- The Washington Times - Tuesday, August 24, 2004

The U.S. military’s ban on sodomy is constitutional when it involves service members who hold different military ranks in the same chain of command, a military appeals court said this week.

Monday’s ruling by the U.S. Court of Appeals for the Armed Forces shows that the sexual-misconduct case against former Air Force Sgt. Eric P. Marcum “was properly decided,” said Elaine Donnelly, president of the Center for Military Readiness in Livonia, Mich.

However, the ruling was narrow and did not answer new questions about how to treat consensual sodomy between service members of equal rank now that the U.S. Supreme Court has ruled that such acts between consenting adults are constitutionally protected.

“In this [Marcum] case, I’m glad the court ruled as they did, but it doesn’t mean the issue [of homosexuality in the military] is settled,” Mrs. Donnelly said.

Homosexual rights groups pledged to bring more cases that challenge Article 125 in the Uniform Code of Military Justice, which says that any kind of “unnatural carnal copulation,” such as sodomy, is punishable by a court-martial.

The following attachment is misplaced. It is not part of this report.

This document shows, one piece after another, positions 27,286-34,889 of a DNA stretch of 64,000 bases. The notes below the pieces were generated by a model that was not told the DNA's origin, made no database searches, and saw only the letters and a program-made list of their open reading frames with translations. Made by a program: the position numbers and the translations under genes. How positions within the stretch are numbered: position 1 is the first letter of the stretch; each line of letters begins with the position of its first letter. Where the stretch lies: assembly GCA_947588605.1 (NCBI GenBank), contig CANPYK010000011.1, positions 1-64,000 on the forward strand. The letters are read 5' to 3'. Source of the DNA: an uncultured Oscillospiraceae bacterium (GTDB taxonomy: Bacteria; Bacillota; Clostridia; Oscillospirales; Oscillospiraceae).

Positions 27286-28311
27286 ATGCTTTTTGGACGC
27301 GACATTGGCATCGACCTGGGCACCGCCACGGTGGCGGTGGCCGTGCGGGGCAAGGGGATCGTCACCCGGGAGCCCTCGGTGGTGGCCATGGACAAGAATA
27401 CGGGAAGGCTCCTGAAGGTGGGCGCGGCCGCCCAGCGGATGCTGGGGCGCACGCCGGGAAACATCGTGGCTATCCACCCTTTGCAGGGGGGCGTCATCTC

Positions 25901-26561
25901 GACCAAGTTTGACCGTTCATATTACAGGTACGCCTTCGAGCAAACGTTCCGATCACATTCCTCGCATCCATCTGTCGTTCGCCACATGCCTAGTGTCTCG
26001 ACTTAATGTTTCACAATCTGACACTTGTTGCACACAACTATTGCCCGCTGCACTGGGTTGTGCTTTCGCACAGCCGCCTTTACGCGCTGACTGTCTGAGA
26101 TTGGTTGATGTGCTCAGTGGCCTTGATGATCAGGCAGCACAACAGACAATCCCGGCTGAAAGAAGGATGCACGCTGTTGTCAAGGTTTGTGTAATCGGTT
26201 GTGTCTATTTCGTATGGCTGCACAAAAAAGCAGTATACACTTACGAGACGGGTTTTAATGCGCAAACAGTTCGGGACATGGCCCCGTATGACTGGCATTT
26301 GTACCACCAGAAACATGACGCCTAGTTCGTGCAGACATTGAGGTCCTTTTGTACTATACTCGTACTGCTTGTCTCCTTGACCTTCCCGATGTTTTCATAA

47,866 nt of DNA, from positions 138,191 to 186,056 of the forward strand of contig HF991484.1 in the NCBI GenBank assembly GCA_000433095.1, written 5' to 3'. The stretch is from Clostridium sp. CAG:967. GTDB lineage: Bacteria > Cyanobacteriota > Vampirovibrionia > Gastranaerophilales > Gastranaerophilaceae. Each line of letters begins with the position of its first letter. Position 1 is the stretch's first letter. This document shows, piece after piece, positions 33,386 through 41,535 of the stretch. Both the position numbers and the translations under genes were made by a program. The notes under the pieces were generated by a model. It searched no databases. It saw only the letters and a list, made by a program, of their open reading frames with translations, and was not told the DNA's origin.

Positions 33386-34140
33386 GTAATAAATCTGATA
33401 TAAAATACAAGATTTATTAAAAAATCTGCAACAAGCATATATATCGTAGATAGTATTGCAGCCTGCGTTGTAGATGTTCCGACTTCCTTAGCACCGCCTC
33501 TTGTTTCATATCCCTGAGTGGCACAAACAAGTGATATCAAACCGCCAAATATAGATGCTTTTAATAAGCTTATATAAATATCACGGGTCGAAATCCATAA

The Servicemembers Legal Defense Network, which defended Sgt. Marcum in his appeal, said it “will now consider all options regarding further challenges” to the ban on homosexuals in the military.

“This discriminatory policy must be struck down,” said Cheryl Jacques, president of the Human Rights Campaign, referring to Article 125.

The military appeals court’s unanimous decision upheld the 2000 conviction of Sgt. Marcum for dereliction of duty and sexual misconduct, including sodomy, with men under his supervision at Offutt Air Force Base in Omaha, Neb.

Sgt. Marcum, a linguist who trained newly assigned airmen, had been sentenced to several years in prison and is out on parole.

The airman originally filed an appeal in 2002, but quickly updated it after the U.S. Supreme Court issued its 2003 Lawrence v. Texas decision, which found that private sex acts between consenting adults were constitutionally protected and struck down state anti-sodomy laws.

Sgt. Marcum sought to apply the Lawrence ruling to his case, which he said involved consensual sexual activity conducted in private, off-post quarters.

The military appeals court upheld the conviction, noting that several of the airmen he had been with said they felt forced into it because Sgt. Marcum was their superior officer.

The Lawrence decision cannot be applied to cases that involve forcible sodomy, the military appeals court said.

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